Deloris Beckwith worked for Dillard Department Stores for 25 years as an area sales manager. Most of her reviews rated her work as "very good" or "outstanding." But then she injured her back at work and filed a workers' comp claim.
Dillard asked her to return to work before her doctor released her. When she didn't show up, the company hired somebody else to fill her manager position. When she returned for light duty work, she was assigned an entry-level position. Finally she was given two choices: resign or take a permanent entry-level sales associate position with a 40 percent cut in wages and benefits.
Although two area sales managers' positions were open when Beckwith was released to work again, she was deemed ineligible because she took time off for workers' comp.
Depressed and ill, Beckwith finally resigned and sued for constructive discharge and infliction of emotional distress. She won a $3 million jury award, including attorney fees. The state Supreme Court backed her up. (Dillard Department Stores v. Beckwith, No. 31378, S.Ct. Nev., 1999)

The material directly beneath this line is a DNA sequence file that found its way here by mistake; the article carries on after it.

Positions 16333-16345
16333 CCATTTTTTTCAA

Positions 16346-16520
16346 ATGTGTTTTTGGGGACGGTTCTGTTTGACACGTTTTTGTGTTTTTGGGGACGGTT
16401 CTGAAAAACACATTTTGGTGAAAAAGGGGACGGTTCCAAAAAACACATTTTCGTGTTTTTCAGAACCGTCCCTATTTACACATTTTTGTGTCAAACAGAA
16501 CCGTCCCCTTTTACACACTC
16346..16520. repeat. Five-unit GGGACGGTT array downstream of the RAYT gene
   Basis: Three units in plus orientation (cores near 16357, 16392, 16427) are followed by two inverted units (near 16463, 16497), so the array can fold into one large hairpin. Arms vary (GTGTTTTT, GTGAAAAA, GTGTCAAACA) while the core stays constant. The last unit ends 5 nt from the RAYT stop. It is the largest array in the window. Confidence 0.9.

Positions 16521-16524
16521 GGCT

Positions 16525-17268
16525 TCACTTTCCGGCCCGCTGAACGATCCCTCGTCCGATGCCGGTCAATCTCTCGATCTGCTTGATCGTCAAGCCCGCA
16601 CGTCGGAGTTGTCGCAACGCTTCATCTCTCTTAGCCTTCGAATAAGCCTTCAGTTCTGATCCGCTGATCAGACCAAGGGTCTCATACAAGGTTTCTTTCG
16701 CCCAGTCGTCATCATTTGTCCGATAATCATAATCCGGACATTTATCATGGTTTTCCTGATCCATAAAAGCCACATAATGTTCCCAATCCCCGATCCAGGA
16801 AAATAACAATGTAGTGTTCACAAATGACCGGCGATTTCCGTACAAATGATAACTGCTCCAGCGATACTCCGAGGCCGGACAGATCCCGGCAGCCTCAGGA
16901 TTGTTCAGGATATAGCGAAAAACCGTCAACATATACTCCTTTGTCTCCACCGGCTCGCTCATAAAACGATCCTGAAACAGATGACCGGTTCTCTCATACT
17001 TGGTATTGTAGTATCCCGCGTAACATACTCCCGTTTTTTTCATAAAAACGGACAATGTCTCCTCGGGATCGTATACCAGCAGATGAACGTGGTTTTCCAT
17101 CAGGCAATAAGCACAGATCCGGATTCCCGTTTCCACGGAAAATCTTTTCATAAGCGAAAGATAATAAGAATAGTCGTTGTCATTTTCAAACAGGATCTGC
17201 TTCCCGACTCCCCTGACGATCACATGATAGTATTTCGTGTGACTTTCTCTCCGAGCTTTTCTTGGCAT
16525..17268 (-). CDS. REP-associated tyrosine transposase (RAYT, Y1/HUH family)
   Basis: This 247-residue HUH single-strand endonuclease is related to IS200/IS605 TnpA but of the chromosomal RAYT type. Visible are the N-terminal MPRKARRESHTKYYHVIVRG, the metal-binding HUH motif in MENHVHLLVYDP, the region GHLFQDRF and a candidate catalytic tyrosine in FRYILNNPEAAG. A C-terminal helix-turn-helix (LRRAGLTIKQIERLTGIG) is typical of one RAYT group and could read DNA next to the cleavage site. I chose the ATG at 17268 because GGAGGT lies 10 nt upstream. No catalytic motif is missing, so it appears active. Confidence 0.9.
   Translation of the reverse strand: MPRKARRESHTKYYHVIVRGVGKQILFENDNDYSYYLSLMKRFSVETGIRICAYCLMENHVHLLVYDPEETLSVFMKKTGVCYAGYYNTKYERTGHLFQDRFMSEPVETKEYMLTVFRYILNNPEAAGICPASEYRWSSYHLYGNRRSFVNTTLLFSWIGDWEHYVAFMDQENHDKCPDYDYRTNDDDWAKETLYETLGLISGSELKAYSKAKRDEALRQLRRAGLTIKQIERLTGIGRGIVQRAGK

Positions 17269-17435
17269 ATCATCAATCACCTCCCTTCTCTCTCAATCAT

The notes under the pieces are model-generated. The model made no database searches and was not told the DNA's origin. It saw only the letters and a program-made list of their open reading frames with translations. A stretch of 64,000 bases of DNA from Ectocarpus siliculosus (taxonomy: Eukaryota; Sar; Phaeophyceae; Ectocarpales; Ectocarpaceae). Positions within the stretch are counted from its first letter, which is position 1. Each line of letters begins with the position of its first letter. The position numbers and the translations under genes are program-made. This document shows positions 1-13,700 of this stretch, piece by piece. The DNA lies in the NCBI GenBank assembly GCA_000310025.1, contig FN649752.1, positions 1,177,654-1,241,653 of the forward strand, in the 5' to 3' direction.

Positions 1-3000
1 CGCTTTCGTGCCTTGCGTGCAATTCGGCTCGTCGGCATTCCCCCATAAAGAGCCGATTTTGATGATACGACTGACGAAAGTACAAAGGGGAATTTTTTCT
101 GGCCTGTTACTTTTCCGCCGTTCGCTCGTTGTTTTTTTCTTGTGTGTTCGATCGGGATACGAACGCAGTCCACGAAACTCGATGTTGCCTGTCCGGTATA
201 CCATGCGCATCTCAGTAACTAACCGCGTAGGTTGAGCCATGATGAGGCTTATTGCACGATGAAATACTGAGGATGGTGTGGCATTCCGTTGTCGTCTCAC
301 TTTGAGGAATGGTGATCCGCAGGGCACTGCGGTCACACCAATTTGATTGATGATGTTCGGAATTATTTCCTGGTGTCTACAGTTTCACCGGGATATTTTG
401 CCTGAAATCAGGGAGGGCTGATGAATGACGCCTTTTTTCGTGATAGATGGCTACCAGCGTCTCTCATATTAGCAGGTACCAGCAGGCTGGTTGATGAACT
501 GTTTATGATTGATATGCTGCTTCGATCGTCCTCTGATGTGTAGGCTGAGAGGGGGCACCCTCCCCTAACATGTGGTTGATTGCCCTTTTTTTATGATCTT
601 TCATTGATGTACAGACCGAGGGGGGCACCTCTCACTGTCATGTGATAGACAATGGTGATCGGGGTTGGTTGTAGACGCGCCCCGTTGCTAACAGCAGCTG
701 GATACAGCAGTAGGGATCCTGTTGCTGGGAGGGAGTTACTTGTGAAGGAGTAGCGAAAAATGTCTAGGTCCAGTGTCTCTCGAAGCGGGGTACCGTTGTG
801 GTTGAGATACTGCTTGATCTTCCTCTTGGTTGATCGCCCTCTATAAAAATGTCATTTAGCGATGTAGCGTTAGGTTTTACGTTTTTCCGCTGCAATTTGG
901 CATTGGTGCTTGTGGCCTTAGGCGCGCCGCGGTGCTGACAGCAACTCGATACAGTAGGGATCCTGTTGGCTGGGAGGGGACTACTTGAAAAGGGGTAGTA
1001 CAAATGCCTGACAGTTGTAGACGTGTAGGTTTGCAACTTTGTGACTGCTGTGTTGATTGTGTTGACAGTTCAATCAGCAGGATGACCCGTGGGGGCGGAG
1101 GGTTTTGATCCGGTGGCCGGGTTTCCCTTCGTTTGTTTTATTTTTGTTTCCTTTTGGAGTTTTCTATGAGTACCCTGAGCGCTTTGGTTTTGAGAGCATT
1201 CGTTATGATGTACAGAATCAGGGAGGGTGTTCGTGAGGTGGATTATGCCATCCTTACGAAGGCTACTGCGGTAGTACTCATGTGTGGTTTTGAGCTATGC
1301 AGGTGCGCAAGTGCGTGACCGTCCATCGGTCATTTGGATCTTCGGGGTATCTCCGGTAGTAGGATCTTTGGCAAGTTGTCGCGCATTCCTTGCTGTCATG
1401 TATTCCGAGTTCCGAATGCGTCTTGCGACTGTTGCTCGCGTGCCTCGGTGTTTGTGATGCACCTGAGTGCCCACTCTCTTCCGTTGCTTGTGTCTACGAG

Advice: Never discriminate against an employee because she filed a workers' comp claim.
In this case, the company thought it could defend itself by relying on the employment-at-will doctrine. But many states recognize an exception for firings that violate "public policy." For example, that means you can't take action against a worker for blowing the whistle about a safety violation, reporting for jury duty or, as in this case, filing a workers' comp claim.
- How to Fire an Employee the Legal Way: 6 Termination Guidelines
- Firing injured employee? Have legit business reason
- Certain you had a good reason for firing? Don't agonize over decision--or fear a bias suit
- Make firing decisions locally so possible lawsuit can't morph into something larger
- Beware firing after employee files workers' comp claim